As that gorgeous cover art suggests, Chip Zdarsky and Mark Bagley’s reimagining of the Spider-Man mythos has entered the disco era. Peter and the gang are a decade older, as is the Marvel Universe as a whole, but things haven’t been easy for this series’ core cast. The world around them has gotten far more complicated since 1966, greatly influencing the Spidey-gang’s personal lives. While the first issue of Zdarsky’s miniseries felt too close to established Spider-Man lore, the second issue of the series starts to define how Zdarsky’s vision of an aging Marvel Universe differs from what readers are accustomed to reading.
Zdarsky blends real-world history into Spider-Man Life Story #2 but doesn’t let the narrative’s setting overpower the main focus, the life story of the titular hero. The continued American war effort in Vietnam and the mainstream popularity of Disco in the late-70s form the backdrop of a truly heartbreaking Spider-Man story. Against this backdrop, Peter Parker is a married man, working under Reed Richards of the Fantastic Four, and still active as Spider-Man. Even though Peter’s life seems made, his own sense of personal responsibility is wearing him down. The optimism of Peter’s youth is facing the troubling reality of adulthood, which is compounded by his superpowers. Peter is struggling to see how someone like Spider-Man fits into the changing American landscape.
Zdarsky’s story is set in a sci-fi/fantasy universe, but the writer is keenly aware of how the existence of superhumans would affect the world. It is a testament to Zdarsky’s skill as a writer that Spider-Man Life Story can explore that theme without getting overtly cynical. In the comic book, characters debate the role superheroes could play in shaping world history, but the story never feels like it is trying to deconstruct the genre. If anything, Spider-Man Life Story #2 reaffirms the inspirational power of Superheroes — in spite of the dark territory the narrative ventures into.
The impact superheroes have on the societies in which they live is something that’s easily ignored in a static continuity, but in a world that ages in real time, it’s difficult not to contemplate how superhumans can affect the world around them. Considering the fact that solicitation for the fifth issue of this series mentions a superhero civil war, this theme will only get more pronounced as the mini-series continues. Peter Parker’s concern over the role of superheroes in global politics is part of the connective tissues that ties together the six individual stories that make up this mini-series.
In the second issue of Spider-Man Life Story, Zdarsky writes a satisfying done-in-one issue story that continues narrative threads from the first issue of the series. Those narrative threads are immersed in Spider-Man lore going back five decades, as their primary focus is on Spider-Man’s conflict with Norman Osborn. Spider-Man Life Story also takes cues from one of the most notable Spider-Man stories from the 1970s. If handled by a lesser writer, this issue could have come off as a cheap imitation of older Spider-Man stories. Zdarsky, however, is a clever writer that knows how to take inspiration from these older stories to create a comic book that epitomizes the 70s era of Spider-Man without feeling like a retread.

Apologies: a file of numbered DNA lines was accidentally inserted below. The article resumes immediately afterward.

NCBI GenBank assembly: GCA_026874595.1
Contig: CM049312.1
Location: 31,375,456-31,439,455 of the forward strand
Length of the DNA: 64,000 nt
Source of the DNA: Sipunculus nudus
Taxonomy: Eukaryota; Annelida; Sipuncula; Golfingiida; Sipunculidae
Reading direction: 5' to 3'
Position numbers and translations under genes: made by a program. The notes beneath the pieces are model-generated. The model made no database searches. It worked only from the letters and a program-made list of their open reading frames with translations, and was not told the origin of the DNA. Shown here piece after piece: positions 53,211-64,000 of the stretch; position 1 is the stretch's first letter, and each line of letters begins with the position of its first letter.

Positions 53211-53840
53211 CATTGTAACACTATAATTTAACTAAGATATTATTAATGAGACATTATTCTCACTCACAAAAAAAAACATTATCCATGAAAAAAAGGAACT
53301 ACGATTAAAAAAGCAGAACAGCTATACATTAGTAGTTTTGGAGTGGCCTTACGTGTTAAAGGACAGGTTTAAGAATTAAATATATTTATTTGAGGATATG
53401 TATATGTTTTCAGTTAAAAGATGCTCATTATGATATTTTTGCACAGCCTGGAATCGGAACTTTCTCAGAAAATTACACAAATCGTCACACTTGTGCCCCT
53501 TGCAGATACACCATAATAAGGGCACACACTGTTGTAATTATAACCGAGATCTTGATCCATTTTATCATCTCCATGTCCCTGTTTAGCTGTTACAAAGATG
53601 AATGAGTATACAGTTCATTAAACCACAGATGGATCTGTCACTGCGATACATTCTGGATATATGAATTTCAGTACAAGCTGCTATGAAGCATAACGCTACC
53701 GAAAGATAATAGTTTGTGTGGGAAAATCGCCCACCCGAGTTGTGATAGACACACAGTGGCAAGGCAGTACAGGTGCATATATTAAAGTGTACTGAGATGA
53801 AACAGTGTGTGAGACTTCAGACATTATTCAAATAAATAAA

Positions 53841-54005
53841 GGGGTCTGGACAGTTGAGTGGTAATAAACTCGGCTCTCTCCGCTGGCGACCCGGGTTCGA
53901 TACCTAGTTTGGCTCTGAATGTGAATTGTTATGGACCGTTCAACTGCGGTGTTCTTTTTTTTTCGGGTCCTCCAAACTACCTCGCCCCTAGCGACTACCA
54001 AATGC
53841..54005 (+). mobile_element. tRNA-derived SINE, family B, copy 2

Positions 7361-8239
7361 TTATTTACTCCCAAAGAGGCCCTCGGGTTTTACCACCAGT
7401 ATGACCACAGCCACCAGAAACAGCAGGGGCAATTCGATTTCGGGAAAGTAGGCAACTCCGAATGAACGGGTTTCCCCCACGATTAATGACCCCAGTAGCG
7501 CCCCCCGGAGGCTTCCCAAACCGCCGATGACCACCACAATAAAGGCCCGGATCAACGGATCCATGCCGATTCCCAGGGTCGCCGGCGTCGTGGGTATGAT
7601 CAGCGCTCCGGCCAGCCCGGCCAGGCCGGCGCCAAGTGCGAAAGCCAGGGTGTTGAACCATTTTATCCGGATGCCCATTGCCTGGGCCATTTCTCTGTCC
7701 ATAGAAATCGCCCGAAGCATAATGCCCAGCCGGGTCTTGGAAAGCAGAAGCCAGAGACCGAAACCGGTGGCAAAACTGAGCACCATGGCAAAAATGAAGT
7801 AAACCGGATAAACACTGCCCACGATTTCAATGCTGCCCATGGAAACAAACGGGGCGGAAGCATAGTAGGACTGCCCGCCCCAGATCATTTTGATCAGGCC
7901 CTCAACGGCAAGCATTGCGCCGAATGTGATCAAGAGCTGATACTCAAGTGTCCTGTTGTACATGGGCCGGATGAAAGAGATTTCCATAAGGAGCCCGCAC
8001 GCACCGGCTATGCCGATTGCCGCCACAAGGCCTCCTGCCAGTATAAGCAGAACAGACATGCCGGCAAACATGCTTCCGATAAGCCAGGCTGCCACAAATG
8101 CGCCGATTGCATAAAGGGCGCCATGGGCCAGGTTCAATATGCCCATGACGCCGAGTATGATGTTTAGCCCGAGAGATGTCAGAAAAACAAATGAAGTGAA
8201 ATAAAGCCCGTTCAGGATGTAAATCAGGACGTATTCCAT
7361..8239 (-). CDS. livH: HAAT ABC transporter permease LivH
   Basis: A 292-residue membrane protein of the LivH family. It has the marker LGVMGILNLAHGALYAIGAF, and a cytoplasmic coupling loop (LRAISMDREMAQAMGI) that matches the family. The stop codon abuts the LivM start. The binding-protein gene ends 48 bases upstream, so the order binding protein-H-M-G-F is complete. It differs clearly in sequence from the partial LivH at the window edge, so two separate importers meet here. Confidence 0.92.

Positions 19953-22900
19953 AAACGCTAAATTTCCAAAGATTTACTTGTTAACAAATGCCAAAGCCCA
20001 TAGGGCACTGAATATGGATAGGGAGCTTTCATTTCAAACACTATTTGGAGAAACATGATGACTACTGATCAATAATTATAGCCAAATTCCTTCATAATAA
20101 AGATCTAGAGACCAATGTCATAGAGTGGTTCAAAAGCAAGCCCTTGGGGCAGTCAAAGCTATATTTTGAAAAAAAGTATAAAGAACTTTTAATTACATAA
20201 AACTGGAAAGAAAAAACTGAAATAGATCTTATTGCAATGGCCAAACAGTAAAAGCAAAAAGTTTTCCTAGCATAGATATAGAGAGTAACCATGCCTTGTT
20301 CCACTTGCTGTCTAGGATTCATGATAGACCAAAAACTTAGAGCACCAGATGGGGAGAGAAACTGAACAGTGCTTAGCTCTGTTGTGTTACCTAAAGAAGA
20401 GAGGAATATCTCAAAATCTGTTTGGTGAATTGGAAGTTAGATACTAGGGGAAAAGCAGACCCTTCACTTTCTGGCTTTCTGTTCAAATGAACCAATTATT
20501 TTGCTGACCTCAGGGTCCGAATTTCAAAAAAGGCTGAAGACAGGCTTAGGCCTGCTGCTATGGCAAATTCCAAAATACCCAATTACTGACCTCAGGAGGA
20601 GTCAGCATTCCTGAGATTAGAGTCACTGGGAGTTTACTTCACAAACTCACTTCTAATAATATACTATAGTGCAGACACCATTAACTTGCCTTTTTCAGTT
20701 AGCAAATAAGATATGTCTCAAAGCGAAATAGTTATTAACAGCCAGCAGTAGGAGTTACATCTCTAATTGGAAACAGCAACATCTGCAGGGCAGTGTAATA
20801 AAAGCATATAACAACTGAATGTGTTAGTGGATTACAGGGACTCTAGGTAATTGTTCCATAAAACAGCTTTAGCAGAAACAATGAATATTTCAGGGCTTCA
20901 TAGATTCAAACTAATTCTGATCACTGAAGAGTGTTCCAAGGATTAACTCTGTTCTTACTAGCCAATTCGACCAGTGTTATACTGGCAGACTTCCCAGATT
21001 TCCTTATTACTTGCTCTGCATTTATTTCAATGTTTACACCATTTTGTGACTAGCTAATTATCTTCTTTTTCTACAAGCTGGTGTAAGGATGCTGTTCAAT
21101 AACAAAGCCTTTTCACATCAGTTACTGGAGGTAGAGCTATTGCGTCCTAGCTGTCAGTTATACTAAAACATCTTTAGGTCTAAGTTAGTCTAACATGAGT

Spider-Man’s relationship with his supporting cast is an important part of why this comic book’s third act is so impactful. The complex characterizations of characters like the previously mentioned Miles Warren and Harry Osborn allow Zdarsky’s story to add nuance to these relationships to build reader investment. Zdarsky’s writing of Mary Jane Watson is particularly notable, with her introductory scene being one of the issue’s highlights. Zdarsky’s script alone can’t achieve that level nuance with the characters, with Mark Bagley’s artwork visualizing the emotion found in the script.
Mark Bagley continues to be the perfect artist to draw the life story of Spider-Man, and not just because of his dynamic figure work and strong character acting. Bagley is an iconic Spider-Man artist as a result of his penciling work on Amazing Spider-Man and Ultimate Spider-Man. Not only is Bagley’s visual storytelling top-notch, but he is a definitive Spider-Man artist. The one element of Bagley’s artwork that doesn’t work is the redesigned Spider-Man costume. The new suit looks like someone placed pieces of silver armored plating on the traditional Spider-Man costume, echoing some of the poor design choices seen in 90s superhero comics. If a superhero costume is reminiscent of Daredevil’s armored suit from the 90s … it isn’t a good idea.
The first issue of Spider-Man Life Story was good, but Zdarsky and Bagley are upping their game as the series continues.
Rating: 5/5 – Great.